By Brian De Francesca
18 years ago today, my mother died. If that was the end of her journey – I do not know. I was not with her. I was on my way to Stockholm where Casper was due to arrive on the scene; that had its own challenges and learning experiences – a story for another time. I know that I was a good son, but still feel I could have been better.
My mother died, I will die, my children will one day die. Until of course, we find a cure for death, which will eventually happen. I am not sure that is a good thing – but it will not be my decision to make. But for now, our physical time here is very temporary and fleeting. Each moment, more valuable than the one before – because there are fewer remaining. As tribute to my mother, today will be special
I started with breakfast with my good friend and a wonderful human. I will cut my daily dosage of medications in half, as part of a tapering target of being totally free of them by October 30th. For those of you who don’t know, I have been on a cocktail of anti-anxiety medications for almost two years, since my world blew up. I have been on maximum dosages of: 20mg of Cipralex (escitalopram), 50mg of Anafranil (clomipramine), 100mg of Seroquel (Quetiapin) and 2mg per day of Xanex. This has allowed me to function in society, but has limited me to being somewhat of an emotionless Zombie – but without these, I would have been disabled by panic and anxiety. So, medications at times are the proper weapon – taking them is not a sign of weakness – they are a tool to serve a purpose. I know that I am strong enough now, to finally toss away this temporary chemical crutch, which I know will make my mother happy.
I am starting to feel that most people live and then die, having never known true peace; I feel this way, because I am learning that my path to peace requires true forgiveness of everyone; surrender to the universe (which is hard to explain in this short space) and complete transparency – which is a step or two beyond being just “honest.” I am just at the beginning of the journey. I have learned that so many of the people around you, have some sort of horror they keep caged inside. This may be the cause of one person being an asshole; and another being so shy – most of the time, we never get to see inside. My mom is a star now; occasionally she visits us as a butterfly – she is proud of me, I know this. When I was very young and attending Catholic church, there was always a section in the mass, where you were to turn to the people around you and say, “May peace be with you.” We all robotically went through the motions and parroted the words.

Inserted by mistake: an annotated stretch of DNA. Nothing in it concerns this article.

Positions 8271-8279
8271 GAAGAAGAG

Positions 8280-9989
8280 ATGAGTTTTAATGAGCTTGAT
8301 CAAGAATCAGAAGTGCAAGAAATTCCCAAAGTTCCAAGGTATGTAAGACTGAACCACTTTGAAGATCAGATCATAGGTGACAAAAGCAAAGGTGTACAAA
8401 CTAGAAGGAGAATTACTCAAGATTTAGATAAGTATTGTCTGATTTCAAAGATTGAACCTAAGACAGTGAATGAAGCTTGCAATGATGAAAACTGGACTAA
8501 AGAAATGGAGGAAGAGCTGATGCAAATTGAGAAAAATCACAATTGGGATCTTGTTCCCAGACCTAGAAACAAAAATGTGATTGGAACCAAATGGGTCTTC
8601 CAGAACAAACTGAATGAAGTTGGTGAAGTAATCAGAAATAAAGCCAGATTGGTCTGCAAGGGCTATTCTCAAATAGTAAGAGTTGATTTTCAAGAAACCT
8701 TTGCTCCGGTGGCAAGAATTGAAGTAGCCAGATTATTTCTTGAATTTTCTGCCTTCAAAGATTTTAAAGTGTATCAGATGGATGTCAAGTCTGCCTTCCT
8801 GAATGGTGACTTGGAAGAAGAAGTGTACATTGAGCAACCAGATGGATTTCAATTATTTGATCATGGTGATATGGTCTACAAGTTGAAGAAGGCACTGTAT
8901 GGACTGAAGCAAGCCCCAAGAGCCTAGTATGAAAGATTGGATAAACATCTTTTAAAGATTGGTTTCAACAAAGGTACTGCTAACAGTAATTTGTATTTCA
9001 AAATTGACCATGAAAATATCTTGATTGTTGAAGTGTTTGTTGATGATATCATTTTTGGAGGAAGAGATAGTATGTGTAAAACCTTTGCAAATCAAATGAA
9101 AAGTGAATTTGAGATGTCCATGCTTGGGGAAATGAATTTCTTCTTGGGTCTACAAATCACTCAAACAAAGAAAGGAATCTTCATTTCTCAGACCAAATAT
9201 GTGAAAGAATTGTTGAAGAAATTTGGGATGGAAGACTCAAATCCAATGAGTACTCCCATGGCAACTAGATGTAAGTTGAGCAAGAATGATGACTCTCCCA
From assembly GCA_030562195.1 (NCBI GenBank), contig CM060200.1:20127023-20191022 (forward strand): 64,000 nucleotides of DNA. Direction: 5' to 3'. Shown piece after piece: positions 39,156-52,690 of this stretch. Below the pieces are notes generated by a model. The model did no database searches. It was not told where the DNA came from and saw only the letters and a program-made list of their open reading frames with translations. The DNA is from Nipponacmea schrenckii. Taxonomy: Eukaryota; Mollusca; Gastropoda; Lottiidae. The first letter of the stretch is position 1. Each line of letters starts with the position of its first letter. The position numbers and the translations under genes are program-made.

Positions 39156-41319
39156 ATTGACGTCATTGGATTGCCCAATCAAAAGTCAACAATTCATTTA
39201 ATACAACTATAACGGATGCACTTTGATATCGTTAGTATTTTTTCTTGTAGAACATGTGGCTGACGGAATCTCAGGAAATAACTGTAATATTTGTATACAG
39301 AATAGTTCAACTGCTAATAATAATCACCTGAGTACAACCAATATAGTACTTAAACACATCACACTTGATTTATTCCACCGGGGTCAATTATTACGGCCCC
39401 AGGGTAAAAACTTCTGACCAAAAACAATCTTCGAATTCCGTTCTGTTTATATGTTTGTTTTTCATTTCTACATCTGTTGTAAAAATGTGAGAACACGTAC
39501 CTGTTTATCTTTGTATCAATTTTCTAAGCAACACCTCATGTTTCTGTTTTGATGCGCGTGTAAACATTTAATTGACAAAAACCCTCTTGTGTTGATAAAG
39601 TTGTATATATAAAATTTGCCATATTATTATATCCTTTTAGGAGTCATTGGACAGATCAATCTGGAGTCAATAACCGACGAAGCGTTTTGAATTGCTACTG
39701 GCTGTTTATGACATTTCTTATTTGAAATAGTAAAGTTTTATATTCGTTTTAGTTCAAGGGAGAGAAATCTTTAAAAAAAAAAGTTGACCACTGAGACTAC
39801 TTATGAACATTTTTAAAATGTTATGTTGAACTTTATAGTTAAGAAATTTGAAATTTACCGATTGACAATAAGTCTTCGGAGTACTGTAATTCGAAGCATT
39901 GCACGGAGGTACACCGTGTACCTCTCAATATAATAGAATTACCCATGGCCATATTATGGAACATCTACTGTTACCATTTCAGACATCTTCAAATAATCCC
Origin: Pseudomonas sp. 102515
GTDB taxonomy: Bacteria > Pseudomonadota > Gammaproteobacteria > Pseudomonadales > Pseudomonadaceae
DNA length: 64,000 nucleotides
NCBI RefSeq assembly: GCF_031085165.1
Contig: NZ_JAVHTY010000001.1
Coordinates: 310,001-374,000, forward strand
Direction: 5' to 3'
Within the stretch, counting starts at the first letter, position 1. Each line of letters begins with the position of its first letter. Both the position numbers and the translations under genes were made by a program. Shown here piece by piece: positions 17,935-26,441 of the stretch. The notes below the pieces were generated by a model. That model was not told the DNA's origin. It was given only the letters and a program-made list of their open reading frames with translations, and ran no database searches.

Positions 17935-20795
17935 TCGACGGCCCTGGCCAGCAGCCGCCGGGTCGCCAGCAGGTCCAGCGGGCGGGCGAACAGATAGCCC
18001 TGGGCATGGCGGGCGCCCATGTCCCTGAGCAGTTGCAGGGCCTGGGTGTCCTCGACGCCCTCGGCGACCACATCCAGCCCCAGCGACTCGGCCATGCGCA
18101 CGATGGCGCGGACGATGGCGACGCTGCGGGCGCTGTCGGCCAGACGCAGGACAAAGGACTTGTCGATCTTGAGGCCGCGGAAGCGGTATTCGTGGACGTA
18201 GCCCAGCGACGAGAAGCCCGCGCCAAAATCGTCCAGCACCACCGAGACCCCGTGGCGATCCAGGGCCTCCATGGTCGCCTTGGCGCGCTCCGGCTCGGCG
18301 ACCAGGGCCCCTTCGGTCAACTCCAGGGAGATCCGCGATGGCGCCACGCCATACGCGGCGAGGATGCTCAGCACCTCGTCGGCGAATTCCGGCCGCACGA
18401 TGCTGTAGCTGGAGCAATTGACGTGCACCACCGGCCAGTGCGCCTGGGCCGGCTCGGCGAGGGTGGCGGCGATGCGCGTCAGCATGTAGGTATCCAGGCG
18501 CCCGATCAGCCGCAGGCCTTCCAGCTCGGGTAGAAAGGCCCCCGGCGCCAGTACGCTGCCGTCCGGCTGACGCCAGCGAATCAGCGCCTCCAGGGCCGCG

Now, all these years later; I can say, this and truly know what I mean:
May peace be with you.
Written by, Brian de Francesca.com, @B_defrancesca
“The Meaning of Brian De Francesca’s life-his purpose for being -is to use digitalization and connectivity to help as many people as possible before he dies”
Dr Alya … Welcome to this Site
It’s been a long time coming, but here it is, my own website, blog site, and more. The Stories told here are real. It is a collection of narratives of medicine. We physicians only see and understand part of the story, there is so much more we need to know, feel, and gather, and even that is not enough. Narrative medicine teaches us that the stories of patients, their lives intertwined with illness, recovery, and the unsurmountable is a reflection of who we are as a society. With the filter of electronic record, meaningful use, checklists, order sets, and algorithm- based data science takes us a measure away from actually bearing witness to what really heals patients. Knowing who our patients are, their lives, their struggles, limitations, and strengths is also vital to care.
Thus, I write in order to convey some small part of that narrative. I or my interpretation of my experience in medicine may not be all, but I hope it begins the conversation of how we as healers can look beyond the filters.